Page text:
The subject of this review article was first reported approximately three decades ago upon the discovery of a starvation-inducible protein found tightly bound to chromosomal DNA in 3-day-old starved cultures of Escherichia coli. As a result, they were named “DNA-binding protein from starved cells” or Dps. Recognized by their homology to ferritins, these proteins were classified as a new branch of the Ferritin-like proteins superfamily and designated as miniferritins. These proteins present a cage-like structure built by twelve identical four-helix bundle monomers. They are capable of performing fast oxidation of ferrous ions using hydrogen peroxide, while still retaining the possibility of using molecular oxygen as co-substrate, and subsequently accumulating ferric ions in its cavity in a ferric mineral form. This complex catalytic activity is designed to protect cells from oxidative stress conditions, reducing the risk of harmful oxygen radical species being formed in particular physiological conditions. They are also capable of binding to and compacting DNA, becoming the most abundant nucleoid protein in the stationary phase, adding physical protection to the chemical protection attained by the ferroxidation reaction. Miniferritins are almost ubiquitous to Bacteria and Archaea, with protein characterization reported for over 60 microorganisms and several thousands of homologous genes annotated in current genomic databases, which demonstrates the importance of these proteins in Prokarya. In this manuscript we offer an extensive, yet concise, description of the state of the art on miniferritins, including their regulation, the global structural features, metal center characterization, diverse functional properties and the current stage of multifaceted biotechnological applications.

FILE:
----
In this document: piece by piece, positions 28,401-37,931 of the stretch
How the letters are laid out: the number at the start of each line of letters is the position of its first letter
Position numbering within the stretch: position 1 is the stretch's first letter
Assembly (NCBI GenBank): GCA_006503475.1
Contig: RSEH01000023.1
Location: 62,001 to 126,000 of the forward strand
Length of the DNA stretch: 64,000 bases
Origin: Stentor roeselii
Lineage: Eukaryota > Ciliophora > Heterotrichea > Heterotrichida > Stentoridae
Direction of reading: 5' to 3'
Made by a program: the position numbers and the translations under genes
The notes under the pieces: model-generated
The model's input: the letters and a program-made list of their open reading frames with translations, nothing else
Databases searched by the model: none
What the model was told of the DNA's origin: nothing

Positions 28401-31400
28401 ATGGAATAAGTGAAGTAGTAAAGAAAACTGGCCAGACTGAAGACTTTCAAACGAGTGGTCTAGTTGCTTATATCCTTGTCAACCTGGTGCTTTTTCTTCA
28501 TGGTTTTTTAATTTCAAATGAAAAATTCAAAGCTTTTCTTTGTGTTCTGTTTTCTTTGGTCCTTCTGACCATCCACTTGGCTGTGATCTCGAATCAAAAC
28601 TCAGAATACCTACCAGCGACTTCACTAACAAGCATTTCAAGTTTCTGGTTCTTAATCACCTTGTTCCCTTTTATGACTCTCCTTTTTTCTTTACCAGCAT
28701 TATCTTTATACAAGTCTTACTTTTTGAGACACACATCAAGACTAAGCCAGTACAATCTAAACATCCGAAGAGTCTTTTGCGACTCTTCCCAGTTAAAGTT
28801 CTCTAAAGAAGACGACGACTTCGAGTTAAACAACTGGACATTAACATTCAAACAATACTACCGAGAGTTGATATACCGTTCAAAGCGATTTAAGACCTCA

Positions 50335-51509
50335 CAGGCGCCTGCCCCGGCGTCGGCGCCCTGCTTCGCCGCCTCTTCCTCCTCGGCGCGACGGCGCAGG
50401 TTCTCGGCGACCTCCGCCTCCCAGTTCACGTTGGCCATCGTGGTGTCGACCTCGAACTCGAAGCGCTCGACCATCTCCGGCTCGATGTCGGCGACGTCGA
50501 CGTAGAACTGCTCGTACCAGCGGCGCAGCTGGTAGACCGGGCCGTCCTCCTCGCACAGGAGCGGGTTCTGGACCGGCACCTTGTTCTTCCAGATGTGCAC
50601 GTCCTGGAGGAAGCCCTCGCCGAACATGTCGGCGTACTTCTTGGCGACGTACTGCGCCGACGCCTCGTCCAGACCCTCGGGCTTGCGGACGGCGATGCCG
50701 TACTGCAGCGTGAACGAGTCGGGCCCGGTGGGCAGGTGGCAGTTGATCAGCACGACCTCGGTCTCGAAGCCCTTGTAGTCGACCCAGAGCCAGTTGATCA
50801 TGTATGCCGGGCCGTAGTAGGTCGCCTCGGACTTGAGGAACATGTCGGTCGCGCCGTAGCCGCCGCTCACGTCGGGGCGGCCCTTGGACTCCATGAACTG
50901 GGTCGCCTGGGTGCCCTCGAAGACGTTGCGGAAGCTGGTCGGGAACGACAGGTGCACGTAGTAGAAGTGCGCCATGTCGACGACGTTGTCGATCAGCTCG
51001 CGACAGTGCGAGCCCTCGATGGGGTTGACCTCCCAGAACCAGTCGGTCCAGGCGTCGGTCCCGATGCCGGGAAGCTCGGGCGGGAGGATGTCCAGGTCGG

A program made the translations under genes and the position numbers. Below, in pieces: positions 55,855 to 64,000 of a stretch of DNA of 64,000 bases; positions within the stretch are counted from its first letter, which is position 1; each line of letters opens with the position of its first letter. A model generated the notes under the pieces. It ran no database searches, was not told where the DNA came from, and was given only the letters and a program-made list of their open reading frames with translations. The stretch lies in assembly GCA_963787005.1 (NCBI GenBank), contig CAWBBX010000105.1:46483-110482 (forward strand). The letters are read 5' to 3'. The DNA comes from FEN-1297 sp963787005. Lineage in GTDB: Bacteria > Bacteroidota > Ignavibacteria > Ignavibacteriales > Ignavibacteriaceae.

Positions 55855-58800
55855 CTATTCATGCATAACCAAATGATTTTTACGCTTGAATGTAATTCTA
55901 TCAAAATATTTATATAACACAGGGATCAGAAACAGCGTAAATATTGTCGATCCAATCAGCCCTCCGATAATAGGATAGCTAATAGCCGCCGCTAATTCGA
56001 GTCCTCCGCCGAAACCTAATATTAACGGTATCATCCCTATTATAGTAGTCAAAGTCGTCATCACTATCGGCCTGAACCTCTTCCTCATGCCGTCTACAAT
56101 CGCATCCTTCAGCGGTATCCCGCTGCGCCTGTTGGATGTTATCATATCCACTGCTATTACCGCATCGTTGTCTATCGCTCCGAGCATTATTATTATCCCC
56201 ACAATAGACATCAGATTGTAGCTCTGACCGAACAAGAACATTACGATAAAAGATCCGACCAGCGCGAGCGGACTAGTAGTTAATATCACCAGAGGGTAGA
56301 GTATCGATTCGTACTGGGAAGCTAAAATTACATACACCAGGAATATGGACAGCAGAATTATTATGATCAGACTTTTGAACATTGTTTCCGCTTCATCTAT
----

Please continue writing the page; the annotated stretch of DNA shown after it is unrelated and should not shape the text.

- DNA protection
- DNA-binding protein from starved cells
- Dodecameric nanocage
- Ferroxidation and iron mineralization
- Oxidative stress resistance